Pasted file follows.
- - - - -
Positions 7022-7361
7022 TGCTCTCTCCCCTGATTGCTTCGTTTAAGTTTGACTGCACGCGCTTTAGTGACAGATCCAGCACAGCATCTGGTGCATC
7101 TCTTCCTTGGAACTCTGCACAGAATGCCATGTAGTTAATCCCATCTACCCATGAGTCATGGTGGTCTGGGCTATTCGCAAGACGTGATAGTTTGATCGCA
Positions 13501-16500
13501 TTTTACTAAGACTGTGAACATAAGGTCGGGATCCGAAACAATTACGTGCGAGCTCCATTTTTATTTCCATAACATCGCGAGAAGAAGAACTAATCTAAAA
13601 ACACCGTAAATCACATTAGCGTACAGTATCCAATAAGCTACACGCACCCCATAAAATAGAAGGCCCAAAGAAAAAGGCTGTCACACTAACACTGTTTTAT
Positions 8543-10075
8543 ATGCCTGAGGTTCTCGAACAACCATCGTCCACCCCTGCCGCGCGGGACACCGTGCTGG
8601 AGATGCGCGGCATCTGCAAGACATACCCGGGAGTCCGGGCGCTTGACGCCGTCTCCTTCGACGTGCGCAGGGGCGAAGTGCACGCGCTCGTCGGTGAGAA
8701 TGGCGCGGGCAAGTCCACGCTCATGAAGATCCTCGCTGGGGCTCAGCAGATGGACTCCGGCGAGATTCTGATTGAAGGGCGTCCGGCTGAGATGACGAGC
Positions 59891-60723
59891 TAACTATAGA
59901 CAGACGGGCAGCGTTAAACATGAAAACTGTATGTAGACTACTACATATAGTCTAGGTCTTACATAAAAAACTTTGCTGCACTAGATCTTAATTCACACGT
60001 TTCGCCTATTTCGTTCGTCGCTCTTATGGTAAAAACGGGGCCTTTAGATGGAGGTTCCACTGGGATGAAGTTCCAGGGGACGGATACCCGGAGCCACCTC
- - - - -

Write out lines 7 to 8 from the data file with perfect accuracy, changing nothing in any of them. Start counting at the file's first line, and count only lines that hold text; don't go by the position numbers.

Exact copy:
Positions 8543-10075
8543 ATGCCTGAGGTTCTCGAACAACCATCGTCCACCCCTGCCGCGCGGGACACCGTGCTGG